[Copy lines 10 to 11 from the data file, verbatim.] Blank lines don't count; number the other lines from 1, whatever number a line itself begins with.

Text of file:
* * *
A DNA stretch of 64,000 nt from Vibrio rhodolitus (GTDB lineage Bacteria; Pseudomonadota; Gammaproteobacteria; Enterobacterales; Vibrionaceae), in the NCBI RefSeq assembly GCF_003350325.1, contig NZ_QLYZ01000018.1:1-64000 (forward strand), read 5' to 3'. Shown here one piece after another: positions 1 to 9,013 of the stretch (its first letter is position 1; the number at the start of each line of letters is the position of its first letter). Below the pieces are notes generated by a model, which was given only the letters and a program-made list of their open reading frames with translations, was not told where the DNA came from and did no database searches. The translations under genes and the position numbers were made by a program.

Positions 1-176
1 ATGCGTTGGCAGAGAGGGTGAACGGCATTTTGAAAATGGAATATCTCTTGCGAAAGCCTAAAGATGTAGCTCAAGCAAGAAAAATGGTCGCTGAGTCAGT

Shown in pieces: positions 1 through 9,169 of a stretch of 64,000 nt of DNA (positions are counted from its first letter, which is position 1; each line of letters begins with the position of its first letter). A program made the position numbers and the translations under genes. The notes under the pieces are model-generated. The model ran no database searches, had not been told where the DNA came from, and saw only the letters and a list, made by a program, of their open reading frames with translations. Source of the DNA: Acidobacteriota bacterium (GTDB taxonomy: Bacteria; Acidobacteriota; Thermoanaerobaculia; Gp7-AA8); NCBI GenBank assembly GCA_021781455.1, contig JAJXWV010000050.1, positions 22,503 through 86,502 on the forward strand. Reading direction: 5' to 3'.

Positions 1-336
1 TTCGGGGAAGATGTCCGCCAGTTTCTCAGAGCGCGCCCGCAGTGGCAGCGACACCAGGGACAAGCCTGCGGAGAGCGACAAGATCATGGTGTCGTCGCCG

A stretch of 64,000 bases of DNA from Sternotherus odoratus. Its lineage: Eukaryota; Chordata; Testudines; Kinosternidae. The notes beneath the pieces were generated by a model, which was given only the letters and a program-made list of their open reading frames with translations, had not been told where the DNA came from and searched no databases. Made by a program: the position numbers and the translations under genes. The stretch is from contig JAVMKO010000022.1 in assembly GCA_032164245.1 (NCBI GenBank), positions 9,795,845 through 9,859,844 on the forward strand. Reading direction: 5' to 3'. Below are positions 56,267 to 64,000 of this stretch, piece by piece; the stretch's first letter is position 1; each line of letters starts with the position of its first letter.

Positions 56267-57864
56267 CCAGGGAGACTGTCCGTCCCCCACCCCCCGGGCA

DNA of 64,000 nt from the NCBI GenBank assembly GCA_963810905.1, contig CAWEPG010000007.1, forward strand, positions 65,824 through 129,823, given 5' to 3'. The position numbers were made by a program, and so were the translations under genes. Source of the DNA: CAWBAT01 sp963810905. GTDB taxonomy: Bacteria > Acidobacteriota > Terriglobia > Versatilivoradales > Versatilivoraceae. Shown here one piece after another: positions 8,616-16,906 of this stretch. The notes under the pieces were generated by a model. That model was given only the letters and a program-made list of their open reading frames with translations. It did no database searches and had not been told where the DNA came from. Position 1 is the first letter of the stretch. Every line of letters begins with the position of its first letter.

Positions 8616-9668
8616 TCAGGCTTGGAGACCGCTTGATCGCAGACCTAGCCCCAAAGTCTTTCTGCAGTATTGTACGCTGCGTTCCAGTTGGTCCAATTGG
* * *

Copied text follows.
DNA of 64,000 nt from the NCBI GenBank assembly GCA_963810905.1, contig CAWEPG010000007.1, forward strand, positions 65,824 through 129,823, given 5' to 3'. The position numbers were made by a program, and so were the translations under genes. Source of the DNA: CAWBAT01 sp963810905. GTDB taxonomy: Bacteria > Acidobacteriota > Terriglobia > Versatilivoradales > Versatilivoraceae. Shown here one piece after another: positions 8,616-16,906 of this stretch. The notes under the pieces were generated by a model. That model was given only the letters and a program-made list of their open reading frames with translations. It did no database searches and had not been told where the DNA came from. Position 1 is the first letter of the stretch. Every line of letters begins with the position of its first letter.

Positions 8616-9668